The government’s success in resettling 25,000 Syrian refugees at the end of February 2016 is to be commended. Now we need resources and a long-term plan for Canada to welcome all refugees.

Call on the Minister of Immigration, Refugees and Citizenship to support a generous and robust resettlement program.


In early September 2015 the body of three-year-old Alan Kurdi washed ashore on a Turkish beach. His family was just one of thousands fleeing the brutal conflict in Syria in search of safety in Europe, and in Canada. Thousands of refugees, particularly women and children remain in countries close to conflicts where they are at risk of gender based violence including rape and being forced to trade sexual favours for shelter and food.

Canadians reacted to this tragedy with an overwhelming expression of goodwill through offers to sponsor and assist refugees. Amnesty International welcomes the government’s announcement that it has reached its goal to resettle 25,000 Syrian refugees. The response to the Syrian refugee crisis thus far, indicates that with time, resources and commitment Canada can resettle refugees in a timely manner.

With no immediate end in sight to the crisis in Syria, and ongoing resettlement needs of refugees from other world regions, the government must develop longer term plans for substantial resettlement efforts in the coming years. In order to meet these needs, significant resources are needed to ensure that resettlement is done successfully, sustainably and on a non-discriminatory basis.



The conflict in Syria has resulted in the largest refugee crisis since World War II. Over four million people have fled the fighting with more leaving every day. Most are in the neighbouring countries of Turkey, Lebanon and Jordan where resources are stretched beyond the breaking point. 

A growing number of refugees are faced with the impossible choice of remaining in desperate conditions or making terrifying journeys and risking their lives to escape endless suffering.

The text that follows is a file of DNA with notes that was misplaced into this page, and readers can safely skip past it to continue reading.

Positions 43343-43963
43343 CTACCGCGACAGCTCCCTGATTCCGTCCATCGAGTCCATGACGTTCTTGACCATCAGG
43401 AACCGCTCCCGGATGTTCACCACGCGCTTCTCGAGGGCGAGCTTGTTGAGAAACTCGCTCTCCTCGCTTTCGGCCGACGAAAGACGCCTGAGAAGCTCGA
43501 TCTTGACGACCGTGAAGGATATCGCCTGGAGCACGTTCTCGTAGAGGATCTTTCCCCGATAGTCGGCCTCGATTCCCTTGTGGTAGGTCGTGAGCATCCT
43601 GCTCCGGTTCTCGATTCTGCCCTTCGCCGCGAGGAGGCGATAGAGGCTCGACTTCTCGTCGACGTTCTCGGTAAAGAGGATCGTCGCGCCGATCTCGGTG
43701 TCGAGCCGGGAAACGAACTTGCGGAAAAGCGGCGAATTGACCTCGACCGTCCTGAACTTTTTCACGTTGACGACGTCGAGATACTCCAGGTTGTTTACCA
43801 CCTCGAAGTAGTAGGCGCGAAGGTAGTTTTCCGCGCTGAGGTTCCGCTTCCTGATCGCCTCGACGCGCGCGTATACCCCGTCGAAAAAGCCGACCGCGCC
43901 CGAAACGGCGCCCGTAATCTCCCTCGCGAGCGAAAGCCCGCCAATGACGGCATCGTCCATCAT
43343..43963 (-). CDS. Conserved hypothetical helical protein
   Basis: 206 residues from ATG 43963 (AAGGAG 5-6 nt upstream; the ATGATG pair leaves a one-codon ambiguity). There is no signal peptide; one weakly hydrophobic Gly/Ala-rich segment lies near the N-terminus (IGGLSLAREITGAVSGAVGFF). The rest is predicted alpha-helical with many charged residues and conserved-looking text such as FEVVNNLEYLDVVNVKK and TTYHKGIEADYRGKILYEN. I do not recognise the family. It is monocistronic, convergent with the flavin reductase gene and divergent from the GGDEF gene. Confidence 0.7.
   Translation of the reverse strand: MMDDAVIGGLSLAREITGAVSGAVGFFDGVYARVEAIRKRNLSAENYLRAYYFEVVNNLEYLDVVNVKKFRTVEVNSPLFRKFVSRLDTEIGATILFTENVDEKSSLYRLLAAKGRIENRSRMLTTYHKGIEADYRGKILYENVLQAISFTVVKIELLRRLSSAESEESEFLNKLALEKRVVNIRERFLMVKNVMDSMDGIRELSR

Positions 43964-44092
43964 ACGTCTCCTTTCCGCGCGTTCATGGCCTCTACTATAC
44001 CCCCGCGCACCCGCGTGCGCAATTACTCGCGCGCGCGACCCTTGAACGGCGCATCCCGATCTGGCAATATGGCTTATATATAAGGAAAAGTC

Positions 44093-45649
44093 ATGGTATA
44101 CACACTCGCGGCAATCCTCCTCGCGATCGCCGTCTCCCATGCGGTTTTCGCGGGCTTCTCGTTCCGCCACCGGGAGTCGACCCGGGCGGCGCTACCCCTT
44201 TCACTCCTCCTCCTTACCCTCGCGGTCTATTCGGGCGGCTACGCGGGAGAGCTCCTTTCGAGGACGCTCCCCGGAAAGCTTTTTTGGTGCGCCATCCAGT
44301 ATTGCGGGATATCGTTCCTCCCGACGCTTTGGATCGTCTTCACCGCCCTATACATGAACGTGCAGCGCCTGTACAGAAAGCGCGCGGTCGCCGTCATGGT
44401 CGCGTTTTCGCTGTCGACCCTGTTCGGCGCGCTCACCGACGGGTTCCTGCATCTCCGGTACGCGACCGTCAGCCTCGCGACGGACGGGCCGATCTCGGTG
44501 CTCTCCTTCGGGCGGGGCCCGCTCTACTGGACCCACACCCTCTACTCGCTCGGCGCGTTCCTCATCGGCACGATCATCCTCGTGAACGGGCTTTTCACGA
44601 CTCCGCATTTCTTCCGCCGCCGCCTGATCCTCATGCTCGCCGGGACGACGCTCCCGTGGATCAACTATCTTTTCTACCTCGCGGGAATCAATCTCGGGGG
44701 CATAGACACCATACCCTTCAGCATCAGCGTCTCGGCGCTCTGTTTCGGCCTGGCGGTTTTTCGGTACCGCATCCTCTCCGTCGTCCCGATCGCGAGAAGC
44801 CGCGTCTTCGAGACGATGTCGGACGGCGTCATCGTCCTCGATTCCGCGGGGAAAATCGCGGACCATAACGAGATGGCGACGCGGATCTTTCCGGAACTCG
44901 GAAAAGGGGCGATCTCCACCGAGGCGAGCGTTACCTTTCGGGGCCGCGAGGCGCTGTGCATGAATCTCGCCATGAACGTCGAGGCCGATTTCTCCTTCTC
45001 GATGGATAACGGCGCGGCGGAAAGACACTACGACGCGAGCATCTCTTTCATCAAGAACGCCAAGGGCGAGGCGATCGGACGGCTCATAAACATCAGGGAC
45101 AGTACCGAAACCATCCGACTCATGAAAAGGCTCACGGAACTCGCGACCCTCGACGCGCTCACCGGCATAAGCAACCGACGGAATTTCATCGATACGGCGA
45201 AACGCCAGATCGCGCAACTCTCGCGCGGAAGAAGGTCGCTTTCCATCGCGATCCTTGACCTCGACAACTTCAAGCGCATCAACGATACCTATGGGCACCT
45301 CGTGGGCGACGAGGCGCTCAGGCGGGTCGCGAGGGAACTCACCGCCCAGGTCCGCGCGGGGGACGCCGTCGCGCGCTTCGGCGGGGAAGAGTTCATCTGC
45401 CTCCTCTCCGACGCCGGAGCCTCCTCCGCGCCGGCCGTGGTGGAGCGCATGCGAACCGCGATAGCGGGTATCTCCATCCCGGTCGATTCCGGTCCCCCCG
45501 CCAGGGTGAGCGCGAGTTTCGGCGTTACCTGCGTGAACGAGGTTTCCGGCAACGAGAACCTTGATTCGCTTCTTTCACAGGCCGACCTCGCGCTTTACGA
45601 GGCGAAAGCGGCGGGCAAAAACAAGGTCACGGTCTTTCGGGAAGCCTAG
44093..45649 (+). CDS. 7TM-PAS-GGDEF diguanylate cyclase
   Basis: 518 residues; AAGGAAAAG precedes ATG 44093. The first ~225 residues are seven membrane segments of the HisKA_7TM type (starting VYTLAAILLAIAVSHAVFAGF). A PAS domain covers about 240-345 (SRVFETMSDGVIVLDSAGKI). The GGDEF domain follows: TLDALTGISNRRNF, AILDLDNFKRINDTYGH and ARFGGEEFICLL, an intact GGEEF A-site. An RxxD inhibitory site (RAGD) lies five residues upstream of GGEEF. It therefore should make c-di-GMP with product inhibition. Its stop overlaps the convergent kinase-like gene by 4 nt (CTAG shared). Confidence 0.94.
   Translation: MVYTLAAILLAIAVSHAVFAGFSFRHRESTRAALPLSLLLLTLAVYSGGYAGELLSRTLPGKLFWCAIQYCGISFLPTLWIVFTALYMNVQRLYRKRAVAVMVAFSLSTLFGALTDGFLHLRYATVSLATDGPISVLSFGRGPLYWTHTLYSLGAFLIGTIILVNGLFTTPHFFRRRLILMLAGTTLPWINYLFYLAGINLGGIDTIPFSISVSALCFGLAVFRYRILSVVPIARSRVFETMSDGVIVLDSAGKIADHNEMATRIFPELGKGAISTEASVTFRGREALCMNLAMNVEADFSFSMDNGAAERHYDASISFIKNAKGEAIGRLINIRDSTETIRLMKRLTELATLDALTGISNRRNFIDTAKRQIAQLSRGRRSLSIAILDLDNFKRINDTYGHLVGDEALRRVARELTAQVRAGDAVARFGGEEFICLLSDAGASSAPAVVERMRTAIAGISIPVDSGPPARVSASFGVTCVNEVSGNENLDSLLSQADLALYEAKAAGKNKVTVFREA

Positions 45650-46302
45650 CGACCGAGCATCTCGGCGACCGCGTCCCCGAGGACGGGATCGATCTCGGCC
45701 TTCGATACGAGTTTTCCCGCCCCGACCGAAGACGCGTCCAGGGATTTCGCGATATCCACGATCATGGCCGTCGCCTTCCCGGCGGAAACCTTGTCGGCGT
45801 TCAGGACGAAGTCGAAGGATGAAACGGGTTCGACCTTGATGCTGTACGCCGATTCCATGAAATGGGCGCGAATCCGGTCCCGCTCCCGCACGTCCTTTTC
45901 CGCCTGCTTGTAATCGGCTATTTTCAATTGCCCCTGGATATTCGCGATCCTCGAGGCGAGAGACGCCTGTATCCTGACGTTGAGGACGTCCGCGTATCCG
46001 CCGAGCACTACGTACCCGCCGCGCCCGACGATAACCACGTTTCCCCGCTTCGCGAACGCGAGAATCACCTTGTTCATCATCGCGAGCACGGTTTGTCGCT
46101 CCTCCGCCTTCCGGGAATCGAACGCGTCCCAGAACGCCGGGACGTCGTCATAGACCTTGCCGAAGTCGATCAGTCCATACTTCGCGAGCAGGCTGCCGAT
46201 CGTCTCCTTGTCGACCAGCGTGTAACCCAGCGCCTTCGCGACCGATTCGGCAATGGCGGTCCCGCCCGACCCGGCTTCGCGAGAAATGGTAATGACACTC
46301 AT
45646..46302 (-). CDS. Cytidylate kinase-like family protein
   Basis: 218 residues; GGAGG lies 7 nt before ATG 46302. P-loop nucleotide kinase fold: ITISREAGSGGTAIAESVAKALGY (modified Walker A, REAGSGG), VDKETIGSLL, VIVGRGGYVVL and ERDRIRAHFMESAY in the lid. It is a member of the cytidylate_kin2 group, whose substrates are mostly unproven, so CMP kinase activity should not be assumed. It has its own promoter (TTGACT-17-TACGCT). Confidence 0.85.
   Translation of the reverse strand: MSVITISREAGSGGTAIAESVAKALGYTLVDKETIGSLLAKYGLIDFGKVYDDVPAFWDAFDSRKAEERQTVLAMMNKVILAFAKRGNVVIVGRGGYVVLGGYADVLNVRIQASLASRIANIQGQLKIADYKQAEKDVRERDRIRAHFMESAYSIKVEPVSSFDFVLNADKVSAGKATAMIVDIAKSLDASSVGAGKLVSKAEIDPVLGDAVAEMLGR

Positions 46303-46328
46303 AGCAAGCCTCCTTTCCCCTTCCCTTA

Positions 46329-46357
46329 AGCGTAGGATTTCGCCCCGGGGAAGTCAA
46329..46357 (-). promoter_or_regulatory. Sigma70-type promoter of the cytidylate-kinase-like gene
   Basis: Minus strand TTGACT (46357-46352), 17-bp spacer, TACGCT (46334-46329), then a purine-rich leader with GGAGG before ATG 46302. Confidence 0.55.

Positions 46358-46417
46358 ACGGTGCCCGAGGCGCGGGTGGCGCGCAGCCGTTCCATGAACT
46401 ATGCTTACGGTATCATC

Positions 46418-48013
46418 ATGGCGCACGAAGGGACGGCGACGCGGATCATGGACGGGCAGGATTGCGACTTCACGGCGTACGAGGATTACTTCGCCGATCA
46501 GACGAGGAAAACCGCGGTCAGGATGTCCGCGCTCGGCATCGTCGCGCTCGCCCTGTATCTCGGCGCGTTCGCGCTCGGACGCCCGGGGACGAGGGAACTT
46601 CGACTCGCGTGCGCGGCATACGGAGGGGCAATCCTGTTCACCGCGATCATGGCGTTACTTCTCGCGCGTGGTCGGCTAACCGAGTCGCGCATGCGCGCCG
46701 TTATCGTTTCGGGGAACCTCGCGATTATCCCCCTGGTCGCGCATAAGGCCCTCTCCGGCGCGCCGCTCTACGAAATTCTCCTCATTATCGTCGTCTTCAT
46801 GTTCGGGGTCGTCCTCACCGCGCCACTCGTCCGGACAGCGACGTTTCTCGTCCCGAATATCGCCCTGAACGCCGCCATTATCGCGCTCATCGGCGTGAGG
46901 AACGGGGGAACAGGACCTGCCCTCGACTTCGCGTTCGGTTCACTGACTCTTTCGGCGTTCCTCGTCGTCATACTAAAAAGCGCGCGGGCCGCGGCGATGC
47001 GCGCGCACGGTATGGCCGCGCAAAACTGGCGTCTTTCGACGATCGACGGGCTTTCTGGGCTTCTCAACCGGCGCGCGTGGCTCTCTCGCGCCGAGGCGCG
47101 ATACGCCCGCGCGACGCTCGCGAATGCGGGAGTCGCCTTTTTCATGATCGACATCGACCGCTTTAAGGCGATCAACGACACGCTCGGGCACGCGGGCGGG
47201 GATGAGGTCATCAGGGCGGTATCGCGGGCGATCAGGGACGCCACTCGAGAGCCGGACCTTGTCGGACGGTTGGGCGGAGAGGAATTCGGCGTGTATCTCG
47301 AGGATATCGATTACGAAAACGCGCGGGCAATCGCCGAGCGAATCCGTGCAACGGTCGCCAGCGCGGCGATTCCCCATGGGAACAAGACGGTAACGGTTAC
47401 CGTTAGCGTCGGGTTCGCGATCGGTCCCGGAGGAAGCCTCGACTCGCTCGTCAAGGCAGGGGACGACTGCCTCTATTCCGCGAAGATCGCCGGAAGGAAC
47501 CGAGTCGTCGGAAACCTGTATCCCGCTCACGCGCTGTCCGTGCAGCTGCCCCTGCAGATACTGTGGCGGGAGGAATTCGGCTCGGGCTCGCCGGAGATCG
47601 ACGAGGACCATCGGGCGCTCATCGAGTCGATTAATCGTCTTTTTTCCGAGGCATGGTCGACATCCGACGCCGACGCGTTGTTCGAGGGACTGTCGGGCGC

Over two thousand people died crammed into trucks or overloaded ships en route to Europe in 2015. But that is not the only risk they face. While some were welcomed after making their way to safety, others were rounded up and detained.

This global crisis urgently needs a global solution. It’s time for Canada to play a leading role in developing and coordinating a more coherent and rights-based global approach to the Syrian crisis.


Learn more about the Syrian refugee crisis, Amnesty International's full recommendations to the Canadian government -- and more ways you can get involved!

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Dear Minister Hussen,  

I want Canada to be a country that welcomes and supports refugees. I am encouraged that the government has met its goal of resettling 25,000 Syrian refugees in Canada at the end of February 2016.  

I urge you to:

Continue to provide resettlement options for Syrian refugees including flexible immigration measures (such as Temporary Resident Permits, work and student visas) 

Ensure the commitment to resettle Syrian refugees does not come at the expense of refugees from other parts of the world.

Ensure resettlement takes place on a non-discriminatory basis, prioritizing the most vulnerable refugees including women and children.  

Ensure the necessary resources are in place to maintain a robust refugee resettlement program for refugees from all world regions.

Ensure the programs and services necessary for the successful integration of refugees are available in the communities to which refugees are destined. 

Embrace at all times language, policies and practices which communicate that Canada welcomes refugees.

I further urge you to build on Canada’s response to the Syrian refugee crisis by actively working for a global coordinated, generous and rights-based global response to refugees from all world regions. Canada must be a leader within the international community.

Yours sincerely,